ATHENS, Greece (AP) — Thousands of migrants detained in Greece for lacking the correct paperwork, including some asylum seekers and teenagers, are held in often appalling conditions without access to basic hygiene and regular medical care, according to a medical aid group which accused the Greek state of causing "unnecessary suffering and harm."
In a report released Tuesday, Medecins Sans Frontieres, or Doctors Without Borders, expressed "grave concerns" and urged Greece to "put an end to the systematic and indiscriminate use of detention" for migrants found in the country without the correct documentation — many often picked up during random checks after living in Greece for years.
Respiratory and skin diseases abound, exacerbated by unsanitary, crowded conditions, the group said, and detainees were displaying increased mental health problems including suicide attempts or extreme forms of protest such as sewing up their mouths.
The pre-deportation detention centers are run by police. Officials at police headquarters in Athens said they do not comment on aid group reports. However, a police official, speaking on condition of anonymity because he was not authorized to speak on the record, rejected the MSF descriptions.
The official said Greek authorities respect the human rights and dignity of all those they detain, and that conditions meet European norms. He said the length of detention, which can reach 18 months, was also in accordance with Greek and European law.
But MSF pained a different picture. In one center, dozens of migrants are locked in cells without access to toilets for 22 hours a day, allowed out only for an hour in the morning and another in the evening, said Ioanna Kotsioni, who handles migration issues for MSF. If they need to use the bathroom during the day, they either have to attract the attention of a guard to allow them out of their cell, or use a plastic bottle.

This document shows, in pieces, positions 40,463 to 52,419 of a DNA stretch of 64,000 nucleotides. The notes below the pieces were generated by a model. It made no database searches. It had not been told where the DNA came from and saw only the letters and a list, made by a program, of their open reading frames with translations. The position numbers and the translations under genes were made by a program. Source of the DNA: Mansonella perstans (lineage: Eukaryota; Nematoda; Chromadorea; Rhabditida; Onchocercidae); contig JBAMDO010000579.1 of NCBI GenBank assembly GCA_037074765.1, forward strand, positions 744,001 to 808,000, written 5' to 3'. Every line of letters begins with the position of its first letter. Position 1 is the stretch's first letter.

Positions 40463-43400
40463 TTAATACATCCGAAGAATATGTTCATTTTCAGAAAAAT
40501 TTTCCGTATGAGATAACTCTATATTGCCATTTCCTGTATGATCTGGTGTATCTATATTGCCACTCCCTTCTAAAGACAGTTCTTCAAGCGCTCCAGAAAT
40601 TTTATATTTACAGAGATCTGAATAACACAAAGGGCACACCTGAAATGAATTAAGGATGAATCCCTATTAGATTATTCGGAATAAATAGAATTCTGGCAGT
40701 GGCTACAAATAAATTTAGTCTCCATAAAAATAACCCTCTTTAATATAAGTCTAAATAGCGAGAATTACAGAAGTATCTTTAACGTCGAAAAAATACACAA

Throughout the system, migrant detainees lacked access to basic items such as clothing, clean bedding and personal hygiene items such as soap, toothpaste and detergent, MSF said. "The consequences on these people's health are very serious," Kotsioni told the AP.
"What we are asking is for this generalized, systematic detention to stop, as well as for an end to the detention of people in inappropriate facilities." Greece is one of the main entry points for migrants trying to gain access into the European Union. Tens of thousands make the perilous journey each year, either attempting to cross over land from Turkey, or heading to Greek islands from the nearby Turkish coast, often in rickety boats that break down or sink.
On Tuesday alone, hundreds of migrants arrived on Greek shores. A commercial tanker which had rescued 345 after they issued a mayday call arrived in the southern island of Crete, where two were taken to hospital for precautionary reasons, the Coast Guard said.
Separately, coast guard officials rescued 41 migrants from a half-sunken boat near the island of Lesvos, while another 37 were found on Chios island after arriving on an inflatable speedboat. All were detained.
In mid-2012, the government launched a crackdown on illegal migration, nicknamed Operation Xenios Zeus. Tens of thousands of migrants were rounded up from city streets for identity checks. Those found without residents permits or refugee papers were sent to detention centers pending deportation.
More than 6,000 people are held in those centers, MSF said. Hundreds, possibly thousands, more are held in police holding cells where conditions are even worse as detainees have no access to the outdoors, and often have no fresh air or natural light. Although the holding cells are not equipped to house people for more than two or three days at a time, Kotsioni said MSF has encountered migrants who have been held for up to 17 months.
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